Medical school debt is hindering public health. What’s the cure?
Parents still dream of their children growing up to become doctors. They’ll make a positive impact on society and a good living, doting moms and dads think. What a legacy they will leave! What they don’t imagine is saddling their progeny with a mountain of debt — the median medical school student graduates with about $200,000 worth. The Hippocratic Oath exhorts doctors to protect their patients and prevent disease whenever they can, but the structure of the system often leads indirectly to bad outcomes. Tackling medical school debt could make for a healthier society overall.
Who Becomes A Doctor
Medical school debt takes 13 years to pay off on standard repayment plans and 20 or 25 years for income-driven plans whose monthly payments adjust with the doctor’s income. That means doctors are spending a significant portion of their careers paying down educational expenses. The early years tend to be the lowest-earning for new doctors. After med school, there are internships, then residencies, then fellowships. It’s a lengthy process.
Association of American Medical College surveys of graduates have concluded that contrary to common assumption, debt is not a major factor when medical students choose a field in which to specialize.
“Education debt or potential income may play a role when some choose their specialty, but these economic factors do not appear to play a determining role for most graduates. Rather, a specialty’s content and its fit with the student’s personality and interests, the influence of role models, and the value of work-life balance are the most important factors in specialty-choice decisions, according to most graduates,” its 2020 update to “Physician Education Debt and the Cost to Attend Medical School” concludes.
But as different specialties offer different earnings potential, choice of specialty still affects how long it takes to pay off any loans. Medical school debt also limits who can become a doctor. Like most higher education, the cost has increased exponentially over the last half-century. If your family is well off, it’s easier to take on tuition costs of $50,000 or more annually, and it’s easier to attend private medical schools where costs are higher than state schools.
Who Gets Care
Another misconception, according to the AAMC’s findings, is that graduates avoid going into primary care. What is certain, though, is that there’s a shortage of doctors in rural areas. A fifth of Americans live in rural communities, but only 11% of doctors practice there. Earning potential is certainly a factor. Though the rate has been declining the past decade, 73% of med school students graduate with debt.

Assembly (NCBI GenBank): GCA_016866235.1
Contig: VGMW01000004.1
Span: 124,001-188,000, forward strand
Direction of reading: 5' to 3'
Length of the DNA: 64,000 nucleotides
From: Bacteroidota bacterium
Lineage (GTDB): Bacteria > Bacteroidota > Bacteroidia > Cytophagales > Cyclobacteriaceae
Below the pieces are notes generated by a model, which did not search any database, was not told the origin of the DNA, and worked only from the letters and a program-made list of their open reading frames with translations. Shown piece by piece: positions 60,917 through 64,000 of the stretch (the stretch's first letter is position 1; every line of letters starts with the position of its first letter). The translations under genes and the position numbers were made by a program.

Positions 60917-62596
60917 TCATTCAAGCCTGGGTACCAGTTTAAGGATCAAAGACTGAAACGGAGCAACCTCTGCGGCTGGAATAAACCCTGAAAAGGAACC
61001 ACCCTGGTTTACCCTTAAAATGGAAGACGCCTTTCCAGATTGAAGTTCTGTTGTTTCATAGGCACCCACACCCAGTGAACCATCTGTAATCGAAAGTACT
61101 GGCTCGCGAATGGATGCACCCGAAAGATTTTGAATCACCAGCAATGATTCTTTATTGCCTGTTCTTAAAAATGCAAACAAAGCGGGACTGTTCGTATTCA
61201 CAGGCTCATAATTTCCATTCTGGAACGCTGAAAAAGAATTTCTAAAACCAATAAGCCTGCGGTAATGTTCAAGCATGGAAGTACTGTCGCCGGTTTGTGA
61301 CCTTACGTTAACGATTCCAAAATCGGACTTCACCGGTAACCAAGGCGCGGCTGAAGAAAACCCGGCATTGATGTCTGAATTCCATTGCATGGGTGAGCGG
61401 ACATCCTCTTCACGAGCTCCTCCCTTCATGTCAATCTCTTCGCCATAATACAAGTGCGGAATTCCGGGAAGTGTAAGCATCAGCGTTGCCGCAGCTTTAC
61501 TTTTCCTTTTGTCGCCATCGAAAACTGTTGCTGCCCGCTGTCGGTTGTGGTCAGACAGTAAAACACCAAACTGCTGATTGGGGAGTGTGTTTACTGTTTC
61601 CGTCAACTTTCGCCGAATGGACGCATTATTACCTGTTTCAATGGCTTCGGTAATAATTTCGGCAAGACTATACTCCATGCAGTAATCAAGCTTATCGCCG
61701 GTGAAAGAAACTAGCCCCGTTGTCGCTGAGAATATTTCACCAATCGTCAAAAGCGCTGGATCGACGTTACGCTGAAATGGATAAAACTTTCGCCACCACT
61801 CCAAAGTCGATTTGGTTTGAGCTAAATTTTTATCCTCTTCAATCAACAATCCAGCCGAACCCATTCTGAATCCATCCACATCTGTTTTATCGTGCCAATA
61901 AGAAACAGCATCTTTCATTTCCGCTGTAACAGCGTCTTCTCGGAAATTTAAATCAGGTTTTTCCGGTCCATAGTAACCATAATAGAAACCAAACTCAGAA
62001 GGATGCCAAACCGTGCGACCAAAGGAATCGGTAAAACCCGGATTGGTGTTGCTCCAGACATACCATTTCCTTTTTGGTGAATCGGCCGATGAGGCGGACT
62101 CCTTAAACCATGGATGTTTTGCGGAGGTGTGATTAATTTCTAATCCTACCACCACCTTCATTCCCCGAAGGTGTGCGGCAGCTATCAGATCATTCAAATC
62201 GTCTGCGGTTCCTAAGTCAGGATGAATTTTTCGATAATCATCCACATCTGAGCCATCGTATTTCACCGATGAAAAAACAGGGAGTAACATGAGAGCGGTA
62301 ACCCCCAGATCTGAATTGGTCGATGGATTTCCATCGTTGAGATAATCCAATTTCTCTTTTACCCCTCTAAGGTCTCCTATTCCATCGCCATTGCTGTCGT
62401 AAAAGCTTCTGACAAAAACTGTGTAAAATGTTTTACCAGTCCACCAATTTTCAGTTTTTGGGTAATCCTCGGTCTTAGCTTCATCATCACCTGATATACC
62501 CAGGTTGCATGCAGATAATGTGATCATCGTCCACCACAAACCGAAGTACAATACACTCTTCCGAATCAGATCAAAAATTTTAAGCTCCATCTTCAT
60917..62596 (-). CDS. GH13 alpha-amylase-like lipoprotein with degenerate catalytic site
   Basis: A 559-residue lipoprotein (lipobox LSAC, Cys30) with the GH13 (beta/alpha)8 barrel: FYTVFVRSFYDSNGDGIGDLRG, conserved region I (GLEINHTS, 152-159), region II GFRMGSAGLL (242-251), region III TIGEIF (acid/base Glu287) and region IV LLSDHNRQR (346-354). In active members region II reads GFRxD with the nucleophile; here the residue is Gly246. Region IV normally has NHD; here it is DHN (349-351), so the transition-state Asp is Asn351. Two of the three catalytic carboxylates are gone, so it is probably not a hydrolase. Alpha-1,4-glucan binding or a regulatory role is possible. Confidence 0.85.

“Burden of educational debt was a direct and indirect factor in the choice to practice in an underserved area,” a 2016 AAMC analysis of 13 studies found. “In a study of exiting residents in New York, primary care physicians were more likely to locate in a (Health Professional Shortage Area) if their absolute undergraduate medical education debt was less than $100,000. The study also suggested that primary care physicians with no debt were three times more likely than primary care physicians with any debt to locate in a shortage area.”
As a result, people in rural areas, where hospitals are closing in alarming numbers, have limited access to care and lower quality care. The same holds true in underserved inner-city areas. Doctors, like most other people, tend to take the jobs that pay the best. If they have medical school debt to pay, the motivation is stronger.
Prevent Debt, Prevent Disease
The less tuition costs, the less medical school debt new doctors will have looming over them. The challenge is lowering the cost of training doctors so medical schools can lower tuition.
“Medical training requires a great deal of resources that are high tech,” Julie Fresne, senior director for student financial and career advising services at the AAMC, told Money. “Medical schools need affiliation agreements with local hospitals, so medical students can get job training. Schools need to be able to provide a learning environment that includes a tremendous amount of lab requirements involving cadavers and other expensive equipment.”
Technology can play a role. As revealed by the COVID-19 pandemic, there is plenty of instruction that can be done via videoconference. Having a common core curriculum of lectures nationwide can reduce faculty, classroom, and administrative costs, argue Drs. David A. Asch of the University of Pennsylvania, Justin Grischkan of Harvard, and Sean Nicholson of Cornell. They also propose cutting medical school curricula from four years to three. After four years of college, four of med school, and several more working their way through residency programs, doctors have a lot of training and some very expensive brains. The savings from cutting a year out of the cycle will yield more good than harm, they say.
Considering the AAMC forecasts a shortage of doctors over the next dozen years, producing more doctors and getting them to the places they’re needed most seems like a good way to uphold the Hippocratic Oath.
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